A conservation easement is a set of restrictions a private landowner voluntarily places on their property to preserve its conservation value forever. Each conservation easement is unique, specifically tailored to the conservation values of the land and to the particular situation of the landowner.
Conservation easements can protect a variety of land, including the shoreline of lakes, rivers and streams; wildlife habitat; productive agricultural or forestry lands; scenic areas; public trails; and other open land. Conservation easements must provide public benefits, such as water quality, farm and ranch land preservation, scenic views, wildlife habitat, outdoor recreation, education, and historic preservation.
The conservation values of the property and the restrictions created to preserve those values, along with the rights reserved by the landowner, are detailed in a legal document known as a conservation easement deed.
Within the deed, the conservation values of the land are defined and restrictions are created to protect those values. Typically, easements prohibit residential, commercial or industrial uses, construction of buildings or roads, utilities, disturbance of the vegetation or topography, and any activities on the property that might interfere with the conservation purposes for the easement. The restrictions apply to the current owner and all future landowners, permanently protecting the property. See Easement Summary.
The landowner still owns the easement area land and has the right to use it for purposes that are not specifically restricted or relinquished by the easement deed. They can also sell, transfer or leave the easement to someone through a will. Landowners retain the right to restrict public access to the easement area, along with the rest of their property.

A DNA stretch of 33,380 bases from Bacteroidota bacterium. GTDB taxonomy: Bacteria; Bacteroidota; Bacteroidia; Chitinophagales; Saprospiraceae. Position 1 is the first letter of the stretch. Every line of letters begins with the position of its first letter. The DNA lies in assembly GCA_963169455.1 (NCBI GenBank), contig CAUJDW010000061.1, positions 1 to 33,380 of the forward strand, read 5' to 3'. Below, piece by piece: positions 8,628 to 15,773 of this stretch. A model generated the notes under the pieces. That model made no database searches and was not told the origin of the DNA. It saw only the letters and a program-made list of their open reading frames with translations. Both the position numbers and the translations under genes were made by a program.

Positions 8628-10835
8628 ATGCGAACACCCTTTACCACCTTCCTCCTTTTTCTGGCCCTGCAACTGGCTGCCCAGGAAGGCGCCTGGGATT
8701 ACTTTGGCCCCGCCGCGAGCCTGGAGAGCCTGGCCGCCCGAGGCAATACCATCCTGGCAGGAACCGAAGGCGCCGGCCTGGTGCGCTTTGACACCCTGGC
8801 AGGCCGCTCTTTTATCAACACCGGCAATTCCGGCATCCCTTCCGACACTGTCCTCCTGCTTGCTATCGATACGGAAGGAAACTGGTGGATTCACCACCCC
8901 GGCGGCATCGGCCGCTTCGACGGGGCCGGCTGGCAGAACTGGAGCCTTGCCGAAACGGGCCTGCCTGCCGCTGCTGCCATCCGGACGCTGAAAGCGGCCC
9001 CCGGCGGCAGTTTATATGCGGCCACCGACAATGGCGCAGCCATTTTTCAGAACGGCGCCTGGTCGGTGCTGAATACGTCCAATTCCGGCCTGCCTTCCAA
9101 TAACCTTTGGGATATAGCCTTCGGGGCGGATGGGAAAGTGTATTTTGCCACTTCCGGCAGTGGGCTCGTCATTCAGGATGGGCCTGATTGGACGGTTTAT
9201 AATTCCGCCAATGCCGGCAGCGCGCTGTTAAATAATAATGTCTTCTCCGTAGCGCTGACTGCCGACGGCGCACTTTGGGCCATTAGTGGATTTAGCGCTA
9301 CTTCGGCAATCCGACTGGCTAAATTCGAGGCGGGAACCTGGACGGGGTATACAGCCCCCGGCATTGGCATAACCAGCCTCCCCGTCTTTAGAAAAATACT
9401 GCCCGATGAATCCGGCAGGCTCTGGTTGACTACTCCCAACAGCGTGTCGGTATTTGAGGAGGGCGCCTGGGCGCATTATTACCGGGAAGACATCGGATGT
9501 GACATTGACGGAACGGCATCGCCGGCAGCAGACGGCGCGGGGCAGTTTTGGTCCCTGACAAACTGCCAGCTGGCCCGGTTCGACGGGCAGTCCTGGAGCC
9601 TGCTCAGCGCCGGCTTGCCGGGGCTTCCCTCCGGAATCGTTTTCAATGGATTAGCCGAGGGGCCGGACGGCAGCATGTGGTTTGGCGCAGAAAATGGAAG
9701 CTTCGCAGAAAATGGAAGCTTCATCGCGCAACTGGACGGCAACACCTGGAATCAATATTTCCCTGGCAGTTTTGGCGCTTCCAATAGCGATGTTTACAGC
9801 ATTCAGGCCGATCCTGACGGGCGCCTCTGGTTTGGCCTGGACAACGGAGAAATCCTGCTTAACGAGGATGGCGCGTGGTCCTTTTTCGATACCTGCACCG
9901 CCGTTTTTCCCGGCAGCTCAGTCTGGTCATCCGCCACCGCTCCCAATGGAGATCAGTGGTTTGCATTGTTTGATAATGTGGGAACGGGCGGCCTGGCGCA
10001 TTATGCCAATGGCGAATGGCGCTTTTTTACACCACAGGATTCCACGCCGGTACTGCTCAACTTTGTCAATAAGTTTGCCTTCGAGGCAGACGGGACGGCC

Since the land remains in private ownership, with the remainder of the property rights intact, an agricultural easement property can continue to provide economic benefits in the form of jobs, economic activity and property taxes. Natural area easements don't allow agriculture and the activities previously listed. See a list of frequently asked questions.
Reasons to consider the sale or donation of a conservation easement
Landowners have cited the following reasons for selling a conservation easement:
- Receiving a cash payment without having to sell their land
- Protecting natural areas, water quality and open space for future generations
- Preserving land as a treasured family legacy
- Providing and enhancing wildlife habitat – especially for unique species
- Receiving cash to pay taxes and other expenses
- Employing a strategy to potentially reduce property and income taxes
- Being eligible for additional public natural resource restoration funding.
Valuing conservation easements
The value of a conservation easement is determined by the type of easement, restrictions and local zoning. In general, the landowner's property is appraised by an independent appraiser to determine its value as though it would be sold in its current condition.
This assessment establishes the "Before Value." The property is then appraised with the easement restrictions in place. If the easement removes the ability to build houses or farm the land, there is a significant reduction in value. If the easement does not have much affect on what the landowner can and cannot do, there is less reduction in value. This reduced value is known as the "After Value." The Easement Value is the difference between the Before Value and the After Value.
The County's offer to acquire the easement is based on the appraised easement value. Landowners may wish to accept an offer for their easement at less than the appraised fair market value for tax considerations, estate planning purposes, and to make their application more competitive in the selection process (points are awarded for landowner financial considerations).